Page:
Explaining cancer to young children

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Jigsaw (South East) welcomes the publication of a new children’s picture book that helps explain brain tumours to young children 

 

A nurse at the Royal Surrey County Hospital has produced a children’s picture book to help parents, carers, or other family members who have a brain tumour explain their diagnoses and treatment to their children. See the video below.

 

Kerry Foster Mitchell, who is a neuro-oncology clinical nurse specialist, produced the children’s picture book to help parents who have a brain tumour explain their diagnosis and treatment to their children.

 

In partnership with Macmillan, Jigsaw (South East) supports children and young people who have a family member with a life-threatening illness (as well as those who have been bereaved). For this reason, author Kerry approached the charity and asked for some input about the book before it was published.

 

Nickey Price, Operations Manager at Jigsaw (South East) said:

 

“As a charity that works closely with families who have recently been confronted with a serious illness like cancer, we are often asked for advice about how to share the news with children and young people – how much information to give them. This book tackles a very difficult subject in a very child-friendly way. We will certainly be recommending it to some of the families we are supporting and a grateful to have been invited to provide feedback.”

 

Nurse Ted – A Children’s Guide to Brain Tumours tells the story of a little girl named Lilly, who learns her father has cancer. Lilly feels scared after discovering her father’s diagnosis, but in a child friendly story Nurse Ted explains everything from scans to radiotherapy and even losing his hair.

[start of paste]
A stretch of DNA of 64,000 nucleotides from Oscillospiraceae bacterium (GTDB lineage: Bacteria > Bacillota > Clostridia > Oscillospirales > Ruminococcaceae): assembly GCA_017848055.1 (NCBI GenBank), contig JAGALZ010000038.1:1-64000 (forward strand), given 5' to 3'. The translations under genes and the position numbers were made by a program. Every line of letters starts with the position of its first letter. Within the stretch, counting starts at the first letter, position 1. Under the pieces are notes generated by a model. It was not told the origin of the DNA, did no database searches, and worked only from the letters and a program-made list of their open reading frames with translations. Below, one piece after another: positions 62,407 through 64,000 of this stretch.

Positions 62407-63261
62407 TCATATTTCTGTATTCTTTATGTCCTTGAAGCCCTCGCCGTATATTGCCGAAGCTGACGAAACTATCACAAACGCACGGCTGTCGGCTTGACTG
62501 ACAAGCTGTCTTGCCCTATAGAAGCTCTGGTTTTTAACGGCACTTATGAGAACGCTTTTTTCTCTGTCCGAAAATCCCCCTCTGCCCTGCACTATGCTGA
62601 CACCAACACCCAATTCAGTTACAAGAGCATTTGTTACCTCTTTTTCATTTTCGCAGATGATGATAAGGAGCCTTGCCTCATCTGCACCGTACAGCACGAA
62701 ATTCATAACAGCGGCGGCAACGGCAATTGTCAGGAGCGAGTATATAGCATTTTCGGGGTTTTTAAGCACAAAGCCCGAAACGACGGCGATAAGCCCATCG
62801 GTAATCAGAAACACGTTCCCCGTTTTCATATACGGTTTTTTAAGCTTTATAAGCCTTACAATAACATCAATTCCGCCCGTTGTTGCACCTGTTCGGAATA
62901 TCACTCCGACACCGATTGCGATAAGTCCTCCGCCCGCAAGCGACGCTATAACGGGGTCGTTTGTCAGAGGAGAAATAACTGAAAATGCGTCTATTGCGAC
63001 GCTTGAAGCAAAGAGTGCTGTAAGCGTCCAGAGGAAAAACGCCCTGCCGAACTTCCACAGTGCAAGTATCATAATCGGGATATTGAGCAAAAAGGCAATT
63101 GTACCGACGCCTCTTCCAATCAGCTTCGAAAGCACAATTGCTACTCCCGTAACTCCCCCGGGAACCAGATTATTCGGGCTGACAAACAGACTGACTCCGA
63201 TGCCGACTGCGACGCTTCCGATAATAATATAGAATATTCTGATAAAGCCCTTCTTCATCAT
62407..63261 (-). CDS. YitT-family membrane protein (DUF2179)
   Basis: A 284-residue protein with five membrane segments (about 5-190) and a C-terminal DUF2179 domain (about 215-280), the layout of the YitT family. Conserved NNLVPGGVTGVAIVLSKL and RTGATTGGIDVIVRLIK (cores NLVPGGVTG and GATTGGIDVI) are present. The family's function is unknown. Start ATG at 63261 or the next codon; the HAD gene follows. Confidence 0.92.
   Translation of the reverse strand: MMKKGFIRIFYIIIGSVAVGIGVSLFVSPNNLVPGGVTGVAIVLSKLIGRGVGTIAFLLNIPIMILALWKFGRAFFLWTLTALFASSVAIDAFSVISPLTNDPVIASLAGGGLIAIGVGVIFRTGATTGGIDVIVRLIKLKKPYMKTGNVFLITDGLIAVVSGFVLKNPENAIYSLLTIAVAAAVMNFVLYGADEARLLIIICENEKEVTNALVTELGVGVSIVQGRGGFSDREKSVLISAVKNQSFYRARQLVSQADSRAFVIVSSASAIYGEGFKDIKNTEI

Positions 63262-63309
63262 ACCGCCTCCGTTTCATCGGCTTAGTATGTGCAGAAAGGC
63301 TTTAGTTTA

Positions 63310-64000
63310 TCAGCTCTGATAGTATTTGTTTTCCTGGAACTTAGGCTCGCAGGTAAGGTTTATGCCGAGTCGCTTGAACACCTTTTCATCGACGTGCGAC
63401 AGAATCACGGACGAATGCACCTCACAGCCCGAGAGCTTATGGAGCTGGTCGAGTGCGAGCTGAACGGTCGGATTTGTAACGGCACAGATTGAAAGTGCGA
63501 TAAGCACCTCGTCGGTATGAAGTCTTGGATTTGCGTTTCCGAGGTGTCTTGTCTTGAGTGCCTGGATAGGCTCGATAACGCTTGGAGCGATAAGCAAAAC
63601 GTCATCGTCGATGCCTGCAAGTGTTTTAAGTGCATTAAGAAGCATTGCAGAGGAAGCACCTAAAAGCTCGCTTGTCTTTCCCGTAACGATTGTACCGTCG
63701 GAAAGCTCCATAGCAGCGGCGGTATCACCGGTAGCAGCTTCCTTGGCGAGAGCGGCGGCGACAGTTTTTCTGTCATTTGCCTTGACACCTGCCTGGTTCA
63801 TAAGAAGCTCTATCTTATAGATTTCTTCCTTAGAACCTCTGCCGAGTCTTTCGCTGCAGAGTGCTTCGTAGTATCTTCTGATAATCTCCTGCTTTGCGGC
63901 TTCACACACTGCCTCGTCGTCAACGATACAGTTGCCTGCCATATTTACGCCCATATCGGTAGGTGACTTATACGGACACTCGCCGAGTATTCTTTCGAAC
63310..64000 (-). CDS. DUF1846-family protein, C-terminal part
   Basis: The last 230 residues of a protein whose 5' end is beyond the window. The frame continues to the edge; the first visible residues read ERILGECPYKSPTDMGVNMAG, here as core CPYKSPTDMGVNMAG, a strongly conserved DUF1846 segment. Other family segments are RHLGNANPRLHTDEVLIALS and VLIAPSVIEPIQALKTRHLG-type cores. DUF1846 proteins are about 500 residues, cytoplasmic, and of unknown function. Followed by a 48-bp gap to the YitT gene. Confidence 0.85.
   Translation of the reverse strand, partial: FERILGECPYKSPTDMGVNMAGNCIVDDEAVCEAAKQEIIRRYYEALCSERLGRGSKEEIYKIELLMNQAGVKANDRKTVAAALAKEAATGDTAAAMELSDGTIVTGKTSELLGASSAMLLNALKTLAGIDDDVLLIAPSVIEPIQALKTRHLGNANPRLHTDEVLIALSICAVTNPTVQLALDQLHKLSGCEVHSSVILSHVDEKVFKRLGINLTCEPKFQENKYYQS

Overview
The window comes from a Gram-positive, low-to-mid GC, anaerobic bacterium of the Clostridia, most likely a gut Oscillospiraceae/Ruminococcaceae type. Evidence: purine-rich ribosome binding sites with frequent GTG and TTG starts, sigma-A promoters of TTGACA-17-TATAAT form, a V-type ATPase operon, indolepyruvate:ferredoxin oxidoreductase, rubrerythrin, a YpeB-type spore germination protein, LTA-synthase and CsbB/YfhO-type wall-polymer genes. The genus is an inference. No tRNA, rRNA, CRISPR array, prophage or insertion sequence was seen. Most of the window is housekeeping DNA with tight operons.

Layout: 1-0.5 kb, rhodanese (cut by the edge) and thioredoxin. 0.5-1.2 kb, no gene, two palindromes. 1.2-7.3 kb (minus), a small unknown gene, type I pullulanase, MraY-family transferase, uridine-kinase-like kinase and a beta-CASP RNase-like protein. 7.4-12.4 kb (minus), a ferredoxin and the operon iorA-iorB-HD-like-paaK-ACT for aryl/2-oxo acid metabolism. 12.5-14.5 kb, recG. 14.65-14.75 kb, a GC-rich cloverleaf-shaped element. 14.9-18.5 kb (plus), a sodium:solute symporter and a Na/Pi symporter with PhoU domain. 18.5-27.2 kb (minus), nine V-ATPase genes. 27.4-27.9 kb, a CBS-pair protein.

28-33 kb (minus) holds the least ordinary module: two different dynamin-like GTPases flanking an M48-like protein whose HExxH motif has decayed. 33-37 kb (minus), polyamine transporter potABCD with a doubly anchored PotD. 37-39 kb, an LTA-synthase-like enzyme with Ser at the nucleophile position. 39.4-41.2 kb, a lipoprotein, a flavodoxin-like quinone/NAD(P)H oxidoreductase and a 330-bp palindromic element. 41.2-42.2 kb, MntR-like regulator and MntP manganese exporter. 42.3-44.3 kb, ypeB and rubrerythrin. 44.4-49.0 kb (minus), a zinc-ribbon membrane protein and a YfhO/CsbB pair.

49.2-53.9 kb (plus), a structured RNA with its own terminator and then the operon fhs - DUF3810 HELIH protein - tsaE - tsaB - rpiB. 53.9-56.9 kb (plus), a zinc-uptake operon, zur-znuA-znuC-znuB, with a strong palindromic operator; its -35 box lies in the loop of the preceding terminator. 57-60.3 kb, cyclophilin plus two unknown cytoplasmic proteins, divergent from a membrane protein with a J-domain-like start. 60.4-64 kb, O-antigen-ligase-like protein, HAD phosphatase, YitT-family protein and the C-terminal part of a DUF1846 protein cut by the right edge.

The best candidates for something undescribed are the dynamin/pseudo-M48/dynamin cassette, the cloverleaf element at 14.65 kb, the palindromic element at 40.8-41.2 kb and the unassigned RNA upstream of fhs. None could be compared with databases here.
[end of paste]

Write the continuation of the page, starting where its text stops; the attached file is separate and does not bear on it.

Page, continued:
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The book, which is aimed at primary school aged children, features pictures of the Royal Surrey hospital and has been illustrated by local artist and illustrator Ffion Jones.

 

Mrs Foster Mitchell, 37, initially aimed to produce the picture book for her own patients but feedback from health professionals, patients and families of patients has been so positive that she  is now delighted to be making the book more widely available.

 

“Children often feel quite scared and worried when their parent or grandparent is diagnosed with a brain tumour,” said the mother-of-two from Surbiton, Surrey. “It is hard to explain to them exactly what is going on and that is where Nurse Ted comes in. We have already started work on our children’s guide to cancer and are then planning a children’s guide to diabetes.”

 

Nurse Ted – A Children’s Guide to Brain Tumours will be available to buy on November 16.

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